Studio Ghibli has consistently produced animation that has appealed to a wide range of people across the globe. Hayao Miyazaki is well known for uplifting and adorable ‘Totoro’, the magical and often dark ‘Spirited Away’, ‘Princess Mononoke’ and ‘Naussica’ to name a few. (I’m actually very fond of Panda! Go Panda!’) but this is son Goro’s second film, and his style is not familiar to me as I have yet to see ‘Tales of Earthsea’ that he adapted from Ursual K. LeGuin’s series of novels. It has a good reputation though, winning the animation category in the 35th Annual Japan Academy Prizes this year.

The story is one of coming of age, about a girl named Umi whose father disappears suddenly and how she has to grow up fast in the face of this adversity. Its based on the manga series of the same name by Tetsuo Sayama and Chizuru Takahashi and whilst i have not read the manga, I was keen to see this animation very much. Whilst From Up on Poppy Hill lacked the cute creatures so often associated with Miyazaki films, it was funny, sweet, with quirky and engaging characters, and had a real feel good factor to it. The manga it was based on Kokurikozaka kara was orginally two books, so I would like to think the story follows the manga accurately.

Set in the 1960’s, Umi is a responsible careful girl who helps look after the boarding house making meals and doing laundry while her mother is away. Her father died when she was younger and she keeps her connection with him by raising flags every morning as he once said they always guided him home. Life gets a little more complicated when she meets Shun who works for the school paper.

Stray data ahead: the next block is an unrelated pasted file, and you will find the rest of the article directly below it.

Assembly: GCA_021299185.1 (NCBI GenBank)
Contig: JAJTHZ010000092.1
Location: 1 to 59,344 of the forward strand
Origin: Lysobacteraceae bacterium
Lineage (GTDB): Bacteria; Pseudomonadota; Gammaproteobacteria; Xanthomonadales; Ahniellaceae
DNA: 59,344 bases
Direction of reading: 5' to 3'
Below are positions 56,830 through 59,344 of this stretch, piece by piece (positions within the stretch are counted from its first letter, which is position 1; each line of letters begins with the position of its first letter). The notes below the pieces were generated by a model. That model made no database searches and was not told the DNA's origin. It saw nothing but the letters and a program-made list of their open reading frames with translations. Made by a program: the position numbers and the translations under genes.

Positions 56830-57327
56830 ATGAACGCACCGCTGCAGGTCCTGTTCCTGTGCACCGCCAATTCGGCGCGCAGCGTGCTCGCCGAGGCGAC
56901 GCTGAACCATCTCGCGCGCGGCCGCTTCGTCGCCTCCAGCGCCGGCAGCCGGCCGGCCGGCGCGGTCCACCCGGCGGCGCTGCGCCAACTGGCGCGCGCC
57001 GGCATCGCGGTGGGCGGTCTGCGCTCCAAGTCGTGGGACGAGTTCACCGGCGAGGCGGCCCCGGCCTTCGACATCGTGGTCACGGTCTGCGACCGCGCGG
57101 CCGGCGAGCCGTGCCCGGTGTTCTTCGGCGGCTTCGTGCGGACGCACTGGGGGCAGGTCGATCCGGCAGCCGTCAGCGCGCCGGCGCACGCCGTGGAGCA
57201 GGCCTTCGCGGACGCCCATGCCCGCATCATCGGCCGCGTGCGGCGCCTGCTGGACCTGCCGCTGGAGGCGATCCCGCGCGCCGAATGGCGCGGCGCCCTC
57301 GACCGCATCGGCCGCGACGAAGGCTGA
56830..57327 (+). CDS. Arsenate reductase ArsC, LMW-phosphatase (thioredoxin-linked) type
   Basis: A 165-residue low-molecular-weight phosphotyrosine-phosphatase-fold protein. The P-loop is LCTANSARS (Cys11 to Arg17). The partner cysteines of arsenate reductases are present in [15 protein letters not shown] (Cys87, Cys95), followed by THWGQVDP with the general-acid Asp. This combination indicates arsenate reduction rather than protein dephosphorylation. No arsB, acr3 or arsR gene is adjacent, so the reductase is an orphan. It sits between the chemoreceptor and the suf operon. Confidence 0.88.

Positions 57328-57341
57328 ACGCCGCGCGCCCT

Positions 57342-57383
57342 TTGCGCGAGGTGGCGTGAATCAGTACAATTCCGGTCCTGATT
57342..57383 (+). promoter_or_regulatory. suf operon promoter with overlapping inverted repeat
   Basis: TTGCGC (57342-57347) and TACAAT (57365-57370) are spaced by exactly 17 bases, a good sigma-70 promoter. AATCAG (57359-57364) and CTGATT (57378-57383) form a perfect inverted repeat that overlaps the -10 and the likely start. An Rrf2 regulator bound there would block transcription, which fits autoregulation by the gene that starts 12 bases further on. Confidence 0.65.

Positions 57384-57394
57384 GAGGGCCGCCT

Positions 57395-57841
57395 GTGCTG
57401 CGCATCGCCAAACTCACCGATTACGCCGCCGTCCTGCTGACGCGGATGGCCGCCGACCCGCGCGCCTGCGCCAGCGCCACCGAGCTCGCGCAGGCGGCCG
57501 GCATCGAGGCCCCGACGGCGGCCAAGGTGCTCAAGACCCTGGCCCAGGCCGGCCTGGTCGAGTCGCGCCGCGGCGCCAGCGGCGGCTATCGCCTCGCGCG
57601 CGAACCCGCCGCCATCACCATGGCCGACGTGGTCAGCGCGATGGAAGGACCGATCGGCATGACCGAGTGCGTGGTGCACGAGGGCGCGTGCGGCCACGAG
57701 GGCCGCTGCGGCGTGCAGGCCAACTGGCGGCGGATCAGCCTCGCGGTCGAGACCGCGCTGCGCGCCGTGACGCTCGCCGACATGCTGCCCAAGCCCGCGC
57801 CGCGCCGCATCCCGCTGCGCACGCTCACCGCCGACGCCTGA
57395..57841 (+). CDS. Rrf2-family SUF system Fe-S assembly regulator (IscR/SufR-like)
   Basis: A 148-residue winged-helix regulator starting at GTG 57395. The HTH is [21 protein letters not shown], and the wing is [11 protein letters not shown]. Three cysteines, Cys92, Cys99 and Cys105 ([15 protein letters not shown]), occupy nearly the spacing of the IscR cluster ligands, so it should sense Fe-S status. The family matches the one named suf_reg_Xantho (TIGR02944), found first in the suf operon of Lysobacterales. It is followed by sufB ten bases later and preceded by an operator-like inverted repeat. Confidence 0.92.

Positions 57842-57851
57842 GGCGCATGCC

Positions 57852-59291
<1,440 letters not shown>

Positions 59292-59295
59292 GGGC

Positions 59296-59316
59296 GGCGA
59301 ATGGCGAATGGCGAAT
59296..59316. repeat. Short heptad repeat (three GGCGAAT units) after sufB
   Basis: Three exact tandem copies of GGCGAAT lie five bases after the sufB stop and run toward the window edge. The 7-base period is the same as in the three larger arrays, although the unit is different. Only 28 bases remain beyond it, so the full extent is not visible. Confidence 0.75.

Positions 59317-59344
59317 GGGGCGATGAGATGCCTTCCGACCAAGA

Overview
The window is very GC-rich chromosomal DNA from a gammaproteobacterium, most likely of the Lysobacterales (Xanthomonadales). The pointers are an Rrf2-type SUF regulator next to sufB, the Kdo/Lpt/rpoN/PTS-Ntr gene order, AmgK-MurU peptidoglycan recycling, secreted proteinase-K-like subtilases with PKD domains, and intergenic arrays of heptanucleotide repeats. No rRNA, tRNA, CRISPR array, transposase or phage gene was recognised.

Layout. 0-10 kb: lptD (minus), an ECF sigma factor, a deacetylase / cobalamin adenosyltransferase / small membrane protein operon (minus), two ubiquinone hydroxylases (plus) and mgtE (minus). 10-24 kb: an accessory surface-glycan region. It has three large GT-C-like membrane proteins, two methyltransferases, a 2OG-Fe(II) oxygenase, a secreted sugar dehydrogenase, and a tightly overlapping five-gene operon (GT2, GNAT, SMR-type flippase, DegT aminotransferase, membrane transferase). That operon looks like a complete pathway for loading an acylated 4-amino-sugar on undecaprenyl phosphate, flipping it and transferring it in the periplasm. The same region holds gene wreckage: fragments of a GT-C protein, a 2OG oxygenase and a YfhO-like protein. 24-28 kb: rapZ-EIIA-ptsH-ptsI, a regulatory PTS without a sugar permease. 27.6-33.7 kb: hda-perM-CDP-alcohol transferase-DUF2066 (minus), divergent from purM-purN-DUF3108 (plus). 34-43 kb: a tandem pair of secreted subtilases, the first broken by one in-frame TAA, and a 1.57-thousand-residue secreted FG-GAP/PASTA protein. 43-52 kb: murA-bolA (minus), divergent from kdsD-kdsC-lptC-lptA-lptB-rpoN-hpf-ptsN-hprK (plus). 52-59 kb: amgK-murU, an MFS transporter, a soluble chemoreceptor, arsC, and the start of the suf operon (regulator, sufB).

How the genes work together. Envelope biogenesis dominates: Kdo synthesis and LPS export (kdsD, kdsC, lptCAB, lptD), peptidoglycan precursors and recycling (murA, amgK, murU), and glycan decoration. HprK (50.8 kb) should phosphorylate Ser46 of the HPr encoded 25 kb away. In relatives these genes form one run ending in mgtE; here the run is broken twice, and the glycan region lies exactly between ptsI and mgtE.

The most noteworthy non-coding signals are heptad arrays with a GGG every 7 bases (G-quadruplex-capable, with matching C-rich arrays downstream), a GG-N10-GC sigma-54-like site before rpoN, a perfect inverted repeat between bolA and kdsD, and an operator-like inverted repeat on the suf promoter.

It was a wonderfully full cinema that sat down to watch this preview screening and to sit with a like minded audience and laugh along with them was a treat indeed, almost as much as the animation itself. From the credits I saw that the layout and planning was done by Hayao Miyazaki and I am sure that contributed to to certain elements I could see from his own directed films.

From up on Poppy Hill

Waiting seems to be a trong theme in Miyazaki directed films. Totoro has children waiting for their mother to get well, waiting at a bus stop in the rain, waiting for the new phase in their life to begin. From Up On Poppy Hill has Umi waiting with an umbrella in the rain, waiting for her mother to return and, in many respects waiting for her father to come home. Its that pause in life, the one just before you really start to grow up, so its easy to see why it appealed to the Ghibli studios to adapt the manga for the screen.

While I now wait for the next release from the studio, I will have to catch up with theGhibli movies I have yet to see, and maybe another round of Panda!Go Panda! so it will be a pleasant wait i am sure!